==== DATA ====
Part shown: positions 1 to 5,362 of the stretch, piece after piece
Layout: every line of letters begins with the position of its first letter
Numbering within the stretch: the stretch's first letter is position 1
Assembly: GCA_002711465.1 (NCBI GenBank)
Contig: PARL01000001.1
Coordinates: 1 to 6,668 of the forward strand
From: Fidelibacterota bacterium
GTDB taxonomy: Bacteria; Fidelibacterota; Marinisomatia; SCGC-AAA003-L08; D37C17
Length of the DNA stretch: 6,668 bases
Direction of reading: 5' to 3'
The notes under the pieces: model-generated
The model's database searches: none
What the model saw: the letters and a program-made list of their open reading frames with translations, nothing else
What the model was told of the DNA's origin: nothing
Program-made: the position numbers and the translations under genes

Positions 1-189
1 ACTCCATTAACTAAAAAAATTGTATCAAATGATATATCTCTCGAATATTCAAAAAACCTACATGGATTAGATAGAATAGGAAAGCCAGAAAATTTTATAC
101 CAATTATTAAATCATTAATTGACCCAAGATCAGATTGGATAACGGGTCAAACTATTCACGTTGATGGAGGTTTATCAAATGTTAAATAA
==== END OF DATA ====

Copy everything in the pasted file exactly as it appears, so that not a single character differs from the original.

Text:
Part shown: positions 1 to 5,362 of the stretch, piece after piece
Layout: every line of letters begins with the position of its first letter
Numbering within the stretch: the stretch's first letter is position 1
Assembly: GCA_002711465.1 (NCBI GenBank)
Contig: PARL01000001.1
Coordinates: 1 to 6,668 of the forward strand
From: Fidelibacterota bacterium
GTDB taxonomy: Bacteria; Fidelibacterota; Marinisomatia; SCGC-AAA003-L08; D37C17
Length of the DNA stretch: 6,668 bases
Direction of reading: 5' to 3'
The notes under the pieces: model-generated
The model's database searches: none
What the model saw: the letters and a program-made list of their open reading frames with translations, nothing else
What the model was told of the DNA's origin: nothing
Program-made: the position numbers and the translations under genes

Positions 1-189
1 ACTCCATTAACTAAAAAAATTGTATCAAATGATATATCTCTCGAATATTCAAAAAACCTACATGGATTAGATAGAATAGGAAAGCCAGAAAATTTTATAC
101 CAATTATTAAATCATTAATTGACCCAAGATCAGATTGGATAACGGGTCAAACTATTCACGTTGATGGAGGTTTATCAAATGTTAAATAA